Employer groups have welcomed the introduction of a new national occupational health and safety regime (OH&S) will which provide great benefits to employers, in particular small business owners, as they would be less likely to face fines or jail under OH&S laws.
Australian Industry Group chief executive Heather Ridout has welcomed some of the changes which include provisions that qualify employer duty so they will be required to do what is “reasonably practical” to provide a safe workplace, and the removal of an ability for unions to prosecute businesses for breaches of OH&S laws.
“While businesses will continue to have difficulties with some of the recommendations, we need to move forward on this, and the sooner we see the draft legislation to create a national OH&S system the better.”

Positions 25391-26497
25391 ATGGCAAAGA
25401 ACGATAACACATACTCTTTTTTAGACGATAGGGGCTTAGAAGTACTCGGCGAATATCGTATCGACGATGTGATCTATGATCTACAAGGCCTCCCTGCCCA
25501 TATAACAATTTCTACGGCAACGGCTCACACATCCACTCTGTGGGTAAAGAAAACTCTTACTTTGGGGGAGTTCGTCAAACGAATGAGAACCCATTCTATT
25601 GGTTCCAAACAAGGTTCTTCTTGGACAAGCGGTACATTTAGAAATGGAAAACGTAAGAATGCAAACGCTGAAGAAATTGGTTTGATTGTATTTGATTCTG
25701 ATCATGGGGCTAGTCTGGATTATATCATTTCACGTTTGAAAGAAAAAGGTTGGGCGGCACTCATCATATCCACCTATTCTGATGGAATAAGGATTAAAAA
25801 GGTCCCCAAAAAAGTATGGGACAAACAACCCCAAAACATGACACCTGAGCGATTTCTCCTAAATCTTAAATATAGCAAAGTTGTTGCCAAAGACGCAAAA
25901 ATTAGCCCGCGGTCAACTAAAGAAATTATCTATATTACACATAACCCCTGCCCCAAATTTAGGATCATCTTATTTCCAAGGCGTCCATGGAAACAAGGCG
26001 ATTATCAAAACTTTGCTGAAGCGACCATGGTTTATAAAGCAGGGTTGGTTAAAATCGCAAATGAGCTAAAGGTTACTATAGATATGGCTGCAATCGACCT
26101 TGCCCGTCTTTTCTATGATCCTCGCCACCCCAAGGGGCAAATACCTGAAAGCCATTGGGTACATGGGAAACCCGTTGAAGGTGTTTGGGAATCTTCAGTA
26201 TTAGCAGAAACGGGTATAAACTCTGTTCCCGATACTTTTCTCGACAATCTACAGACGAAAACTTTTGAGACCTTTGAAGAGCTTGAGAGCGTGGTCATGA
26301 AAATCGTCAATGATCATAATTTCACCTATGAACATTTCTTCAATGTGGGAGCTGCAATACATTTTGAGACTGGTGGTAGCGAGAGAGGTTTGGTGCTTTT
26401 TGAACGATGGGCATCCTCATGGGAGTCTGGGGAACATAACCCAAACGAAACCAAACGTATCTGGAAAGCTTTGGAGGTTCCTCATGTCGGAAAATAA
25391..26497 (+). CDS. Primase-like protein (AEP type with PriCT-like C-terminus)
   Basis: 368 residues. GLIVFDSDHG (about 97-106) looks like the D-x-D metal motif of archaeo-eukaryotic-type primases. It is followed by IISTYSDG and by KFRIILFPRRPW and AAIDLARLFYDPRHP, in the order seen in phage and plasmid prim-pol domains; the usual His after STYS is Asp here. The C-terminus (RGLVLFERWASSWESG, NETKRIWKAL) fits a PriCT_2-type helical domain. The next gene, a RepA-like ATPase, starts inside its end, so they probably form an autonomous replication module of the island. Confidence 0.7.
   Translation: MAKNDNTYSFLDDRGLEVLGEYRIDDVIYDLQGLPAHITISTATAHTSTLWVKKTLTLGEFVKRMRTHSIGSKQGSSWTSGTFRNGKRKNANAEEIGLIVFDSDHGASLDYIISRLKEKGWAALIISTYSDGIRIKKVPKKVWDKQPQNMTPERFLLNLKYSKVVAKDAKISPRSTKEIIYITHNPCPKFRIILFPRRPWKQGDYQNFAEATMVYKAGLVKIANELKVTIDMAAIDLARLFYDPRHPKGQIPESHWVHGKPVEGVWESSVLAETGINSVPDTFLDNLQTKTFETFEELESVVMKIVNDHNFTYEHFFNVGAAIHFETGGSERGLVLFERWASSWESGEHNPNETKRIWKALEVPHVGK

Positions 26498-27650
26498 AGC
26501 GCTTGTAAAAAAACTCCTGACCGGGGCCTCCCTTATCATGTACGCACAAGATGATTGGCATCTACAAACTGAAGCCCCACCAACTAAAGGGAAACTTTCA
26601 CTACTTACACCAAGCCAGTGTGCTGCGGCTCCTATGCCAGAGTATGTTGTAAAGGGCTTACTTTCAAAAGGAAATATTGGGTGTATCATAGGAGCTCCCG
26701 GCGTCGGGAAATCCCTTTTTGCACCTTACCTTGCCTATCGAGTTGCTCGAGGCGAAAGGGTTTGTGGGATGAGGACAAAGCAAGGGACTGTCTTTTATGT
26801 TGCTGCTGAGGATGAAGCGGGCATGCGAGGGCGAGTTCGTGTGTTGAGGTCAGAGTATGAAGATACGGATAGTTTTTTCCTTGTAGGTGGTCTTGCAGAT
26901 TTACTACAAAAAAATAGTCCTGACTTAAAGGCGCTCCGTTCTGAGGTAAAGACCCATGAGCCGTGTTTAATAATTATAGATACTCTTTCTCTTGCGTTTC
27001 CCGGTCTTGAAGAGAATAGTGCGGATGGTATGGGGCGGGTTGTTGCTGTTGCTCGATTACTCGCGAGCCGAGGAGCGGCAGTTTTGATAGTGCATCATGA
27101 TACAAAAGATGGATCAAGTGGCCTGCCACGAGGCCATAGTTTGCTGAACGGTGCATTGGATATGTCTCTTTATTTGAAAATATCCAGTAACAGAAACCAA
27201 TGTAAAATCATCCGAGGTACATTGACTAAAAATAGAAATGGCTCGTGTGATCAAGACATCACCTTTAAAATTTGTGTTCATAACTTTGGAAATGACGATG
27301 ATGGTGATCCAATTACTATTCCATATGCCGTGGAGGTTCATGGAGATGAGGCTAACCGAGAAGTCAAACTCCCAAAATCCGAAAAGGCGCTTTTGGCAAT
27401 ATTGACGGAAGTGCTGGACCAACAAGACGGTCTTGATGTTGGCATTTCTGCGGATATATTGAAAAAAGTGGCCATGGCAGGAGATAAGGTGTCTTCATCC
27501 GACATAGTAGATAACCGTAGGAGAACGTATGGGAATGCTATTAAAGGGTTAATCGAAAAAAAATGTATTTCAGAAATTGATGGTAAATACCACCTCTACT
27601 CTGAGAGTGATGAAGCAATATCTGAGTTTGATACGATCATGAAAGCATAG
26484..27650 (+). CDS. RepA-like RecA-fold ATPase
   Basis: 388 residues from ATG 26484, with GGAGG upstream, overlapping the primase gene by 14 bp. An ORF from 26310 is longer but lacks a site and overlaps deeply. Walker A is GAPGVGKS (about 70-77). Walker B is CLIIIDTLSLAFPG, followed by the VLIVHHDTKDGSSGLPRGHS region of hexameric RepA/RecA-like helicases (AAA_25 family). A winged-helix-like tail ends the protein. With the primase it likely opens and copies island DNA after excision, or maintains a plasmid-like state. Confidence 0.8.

John Colvin, chief executive of the Australian Institute of Company directors has also welcomed the new regime claiming that while he does not agree with every aspect, the “model national law moves Australia a long way towards an OH&S system that is fair, balanced and consistent.”
Business Council of Australia chief executive Katie Lahey said the global crisis has heightened the need for a national OH&S model.
Other measures include a requirement that the prosecution should bear the onus of proof in alleged safety breaches, and a system of appeals against a finding of guilt in a prosecution.